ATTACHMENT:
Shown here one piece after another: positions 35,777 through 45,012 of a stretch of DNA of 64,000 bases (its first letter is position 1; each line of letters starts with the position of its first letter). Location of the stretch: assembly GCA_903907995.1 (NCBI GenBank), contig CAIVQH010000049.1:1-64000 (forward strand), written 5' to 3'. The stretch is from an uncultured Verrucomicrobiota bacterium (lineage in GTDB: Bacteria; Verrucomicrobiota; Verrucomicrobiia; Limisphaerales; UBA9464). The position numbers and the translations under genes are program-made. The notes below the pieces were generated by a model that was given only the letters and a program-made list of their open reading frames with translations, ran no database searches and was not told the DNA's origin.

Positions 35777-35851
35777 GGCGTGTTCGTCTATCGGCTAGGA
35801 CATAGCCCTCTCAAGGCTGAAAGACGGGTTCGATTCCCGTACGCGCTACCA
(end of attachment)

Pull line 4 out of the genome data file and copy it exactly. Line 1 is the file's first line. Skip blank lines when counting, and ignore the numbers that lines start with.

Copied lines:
35801 CATAGCCCTCTCAAGGCTGAAAGACGGGTTCGATTCCCGTACGCGCTACCA